Mine Safety Bill Stalls; Widows Urge Lawmakers To Take Action

FRANKFORT, Ky. (AP) - Tearful testimony by widows and children of coal miners killed on the job wasn't enough to persuade a key lawmaker to allow a vote on legislation intended to take some of the dangers out of working underground.

"I'm just hoping that our voices will be heard, so that no other families go through what we've went through," said a weeping Claudia Cole, who testified before the House Natural Resources and Environment Committee on Thursday. "They're not doing enough. We're still here fighting to try to get some of these laws passed."

Committee chairman state Rep. Jim Gooch, D-Providence, said at the close of a hearing Thursday that he still hasn't decided whether to bring the legislation up for a vote in the natural resources committee, which he chairs.

Cole's husband, Russell Cole, was killed when the roof caved in inside a Harlan County coal mine in 2005. She and her two teenage daughters were among a group Appalachian residents who came to the Capitol to lobby in favor of tougher laws.

Paul Ledford of Dayhoit, who survived of an explosion that killed five miners in Harlan County last year, said he was discouraged that lawmakers listened more closely to coal industry lobbyists than to miners and their widows.

"They don't care about the common man," he said.

The legislation that's pending in Kentucky would increase the number of mandatory state inspections done at underground mines each year from three to six, require additional oxygen supplies along escape ways, provide methane detectors to every miner, put trained medics at each mine, and give grieving families direct access to information and testimony about deadly accidents.

"It has very commonsense things in it that are designed to protect safety," said state Rep. Brent Yonts, D-Greenville, who is sponsoring the legislation.

However, Gooch has refused to allow a vote on the measure. Even after the testimony by Cole and others that had some lawmakers and members of the gallery in tears, Gooch would not commit to bringing the matter up for a vote in the current legislative session.

Gooch said the committee would hear testimony from representatives of the Kentucky Department of Natural Resources and the Office of Mine Safety and Licensing next week to determine whether new laws enacted last year were sufficient to protect miners.

"We wanted to see how what we did last year was working before I brought something else new," he said.

The legislation follows one of the deadliest years in recent history for coal miners in Kentucky. In all, 16 miners were killed on the job in 2006. Five of the deaths were from a single Harlan County underground mine explosion in May.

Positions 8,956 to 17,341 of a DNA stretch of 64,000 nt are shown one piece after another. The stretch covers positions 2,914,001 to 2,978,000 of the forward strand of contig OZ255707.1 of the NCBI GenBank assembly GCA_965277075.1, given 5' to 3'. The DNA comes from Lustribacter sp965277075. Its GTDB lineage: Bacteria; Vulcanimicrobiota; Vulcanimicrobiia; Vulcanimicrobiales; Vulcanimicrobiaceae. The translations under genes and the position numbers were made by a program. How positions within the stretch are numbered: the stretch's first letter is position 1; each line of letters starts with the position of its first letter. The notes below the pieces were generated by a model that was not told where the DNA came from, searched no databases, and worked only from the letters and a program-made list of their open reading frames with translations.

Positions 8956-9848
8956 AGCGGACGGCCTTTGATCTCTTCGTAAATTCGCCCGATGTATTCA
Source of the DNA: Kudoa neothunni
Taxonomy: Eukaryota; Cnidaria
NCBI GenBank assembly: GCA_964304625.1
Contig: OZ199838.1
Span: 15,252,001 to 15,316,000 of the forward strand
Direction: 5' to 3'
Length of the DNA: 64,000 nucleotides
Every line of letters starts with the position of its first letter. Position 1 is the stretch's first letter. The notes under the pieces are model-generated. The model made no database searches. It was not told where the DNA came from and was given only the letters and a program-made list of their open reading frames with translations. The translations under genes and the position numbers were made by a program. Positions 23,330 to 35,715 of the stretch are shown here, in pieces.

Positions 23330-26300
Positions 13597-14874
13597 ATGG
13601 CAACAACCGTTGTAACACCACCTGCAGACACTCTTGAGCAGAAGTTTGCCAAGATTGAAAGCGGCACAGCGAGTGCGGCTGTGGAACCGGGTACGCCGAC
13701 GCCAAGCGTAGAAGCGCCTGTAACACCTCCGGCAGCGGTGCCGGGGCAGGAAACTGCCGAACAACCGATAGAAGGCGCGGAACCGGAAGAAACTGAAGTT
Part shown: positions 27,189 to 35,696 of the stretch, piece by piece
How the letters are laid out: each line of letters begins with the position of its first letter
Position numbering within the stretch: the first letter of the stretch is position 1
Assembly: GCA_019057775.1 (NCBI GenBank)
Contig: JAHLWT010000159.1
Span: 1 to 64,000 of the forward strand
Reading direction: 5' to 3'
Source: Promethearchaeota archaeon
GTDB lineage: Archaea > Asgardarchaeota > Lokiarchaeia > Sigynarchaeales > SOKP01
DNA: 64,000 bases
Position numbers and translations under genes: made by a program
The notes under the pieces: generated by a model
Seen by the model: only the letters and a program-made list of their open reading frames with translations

Yonts said he believes the spike in workplace fatalities shows state law needs to be modified.

State law now requires more oxygen supplies to be stored along underground escape routes in case of emergency, better communications between the surface and underground work areas, and a directional cord or lifeline to make it easier for miners to find
their way to exits.

Yonts' measure also requires the lifeline to be made of fireproof material so that it wouldn't be destroyed in an explosion.

State Rep. Tim Couch, R-Hyden, a former coal miner, said he has concerns about level of regulation that the state is putting on the mining industry.

"You can regulate the business out of business," said Couch, a member of Gooch's committee.

Bill Londrigan, head of the Kentucky AFL-CIO labor group, said it appears the coal industry has been able to pressure certain lawmakers into not taking action on the legislation.

"It looks like it's being held victim to politics," Londrigan said. "We think that's unconscionable."

Steve Earle, a lobbyist for the United Mine Workers of America, said he had been assured that leading Democratic lawmakers would support the mine safety bill.

"If we don't get mine safety legislation through this session," Earle said, "we're going to hold people accountable."

If the legislation proposed by Yonts had been in effect last year, it would have done nothing to save any of the miners who died on the job, said Bill Caylor, president of the Kentucky Coal Association. He said the legislation isn't needed.

"It's the rush to pass legislation that creates unintended consequences and loopholes," Caylor said.

However, Stella Morris, whose husband David Morris Jr. bled to death after being struck by a machine in an underground mine in 2005, said a provision in the legislation that would require two trained medics to be on duty at each mine would indeed save lives.

Morris said her husband wouldn't have died if someone had known how to properly apply a tourniquet to stop bleeding after his legs were severed in the accident.

"Common sense is common sense," Morris said. "Why not fix the problem to see that it doesn't happen again?"